Concern About Draft Media Legislation
Reporters Without Borders Voices Concern About Draft Media Legislation
Reporters Without Borders (Reporters sans frontières) has voiced its concern about draft media legislation currently being examined by the Kiribati Parliament.
"This legislation would inevitably put a brake on the development of an independent, private media," says Robert Ménard, Secretary-General of Reporters Without Borders. The organisation for the defence of press freedom has written to the Attorney General, Titabu Tabane, asking him to withdraw the draft proposals and amend the law to make it more liberal.
"If this legislation is adopted, it will stand in total contradiction to the Constitution of your country, which guarantees the freedom of the press and of expression," adds Mr Ménard.
According to information obtained by the organisation, the government presented draft legislation amending the law on the compulsory licensing of newspapers to Parliament on 30 May 2002.
The "Titabu Tabane" text in fact makes it possible to close down any publication against which charges are brought. It also requires newspaper owners, editors and printers not to publish anything which "offends good taste or decency or is likely to encourage or incite crime or to lead to disorder or to be offensive to public feeling".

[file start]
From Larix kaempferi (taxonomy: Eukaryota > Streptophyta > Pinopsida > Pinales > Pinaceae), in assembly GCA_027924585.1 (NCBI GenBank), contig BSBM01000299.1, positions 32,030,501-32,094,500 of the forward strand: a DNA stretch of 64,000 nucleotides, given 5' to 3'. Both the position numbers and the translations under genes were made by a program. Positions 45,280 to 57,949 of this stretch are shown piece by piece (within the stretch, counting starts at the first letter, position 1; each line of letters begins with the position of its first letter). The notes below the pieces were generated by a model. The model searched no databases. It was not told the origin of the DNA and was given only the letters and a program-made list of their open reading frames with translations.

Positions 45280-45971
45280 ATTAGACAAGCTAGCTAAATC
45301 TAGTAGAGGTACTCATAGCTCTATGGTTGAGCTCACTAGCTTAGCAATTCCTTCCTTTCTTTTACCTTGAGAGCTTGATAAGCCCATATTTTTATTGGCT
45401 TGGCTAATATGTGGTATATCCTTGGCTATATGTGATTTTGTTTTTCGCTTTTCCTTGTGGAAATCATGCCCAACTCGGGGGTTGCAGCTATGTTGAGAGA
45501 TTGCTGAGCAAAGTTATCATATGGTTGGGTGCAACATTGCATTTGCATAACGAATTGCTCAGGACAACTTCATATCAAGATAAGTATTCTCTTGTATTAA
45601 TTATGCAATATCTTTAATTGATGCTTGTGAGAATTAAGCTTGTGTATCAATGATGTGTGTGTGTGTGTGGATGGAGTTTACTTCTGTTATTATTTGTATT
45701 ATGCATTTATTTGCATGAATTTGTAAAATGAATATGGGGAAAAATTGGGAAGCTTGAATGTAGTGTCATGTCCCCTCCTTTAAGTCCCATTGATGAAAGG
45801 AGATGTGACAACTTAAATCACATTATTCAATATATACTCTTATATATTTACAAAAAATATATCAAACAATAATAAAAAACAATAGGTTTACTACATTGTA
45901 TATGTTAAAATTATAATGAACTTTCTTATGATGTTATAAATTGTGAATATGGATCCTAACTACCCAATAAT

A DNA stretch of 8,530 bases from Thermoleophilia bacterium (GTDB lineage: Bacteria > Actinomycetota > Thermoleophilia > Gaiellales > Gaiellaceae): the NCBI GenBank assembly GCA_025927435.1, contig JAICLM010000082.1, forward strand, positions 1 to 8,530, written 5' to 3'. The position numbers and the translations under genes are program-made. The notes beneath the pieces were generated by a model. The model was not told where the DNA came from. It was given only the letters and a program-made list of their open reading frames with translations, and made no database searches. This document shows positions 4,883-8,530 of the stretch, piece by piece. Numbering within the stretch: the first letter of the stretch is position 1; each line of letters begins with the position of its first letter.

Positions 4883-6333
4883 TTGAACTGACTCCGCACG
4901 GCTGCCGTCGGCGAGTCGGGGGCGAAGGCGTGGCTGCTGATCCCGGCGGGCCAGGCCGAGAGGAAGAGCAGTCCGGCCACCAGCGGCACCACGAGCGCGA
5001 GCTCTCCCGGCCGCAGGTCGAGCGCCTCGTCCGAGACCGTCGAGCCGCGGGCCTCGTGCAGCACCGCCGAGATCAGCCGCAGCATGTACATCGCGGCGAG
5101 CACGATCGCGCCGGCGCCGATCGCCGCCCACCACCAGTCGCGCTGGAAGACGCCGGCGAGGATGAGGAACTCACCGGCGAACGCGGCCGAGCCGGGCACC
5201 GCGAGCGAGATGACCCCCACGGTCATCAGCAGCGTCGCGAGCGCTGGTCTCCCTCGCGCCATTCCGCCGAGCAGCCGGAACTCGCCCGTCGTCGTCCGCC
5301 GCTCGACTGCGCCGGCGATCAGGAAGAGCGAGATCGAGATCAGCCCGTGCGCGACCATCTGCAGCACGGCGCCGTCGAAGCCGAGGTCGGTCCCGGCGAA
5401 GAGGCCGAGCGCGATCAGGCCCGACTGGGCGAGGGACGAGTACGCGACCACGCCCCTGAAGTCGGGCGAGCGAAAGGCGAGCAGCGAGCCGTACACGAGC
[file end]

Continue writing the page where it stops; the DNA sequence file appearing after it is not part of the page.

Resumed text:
The content of any published material must comply with standards of "due accuracy and impartiality". If an article "contains matters affecting the credibility or reputation of any person", the person in question is allowed the right to reply under the same heading.
Any publication that does not comply with these conditions, or that continues to operate even if its licence is withdrawn, will be considered to have committed an offence. If this continues, the offending publication will be liable for a further fine of € 300. The agency responsible for licensing media publications will be authorised to order the closure of any publication as soon as it receives notification that charges have been brought against it.
The government's initiative follows in the wake of the launch of Newstar, the Kiribati Islands' first independent weekly paper, published by an opposition Member of Parliament, Ieremia Tabai. The politician, who heads up this direct competitor to the government weekly Te Uekera, had also planned to found the archipelago's first independent radio station, and has already clashed with the authorities.
On 5 June, the Pacific Islands News Association (PINA) reported that the government had issued a press release denying that the draft legislation was directed against Newstar. The government's aim was above all to "defend the ordinary person from false and malicious reporting by newspapers, especially those [...] that operate more as free handouts or 'flyers' than as commercial newspapers".
PACIFIC MEDIA WATCH ONLINE: http://www.pmw.c2o.org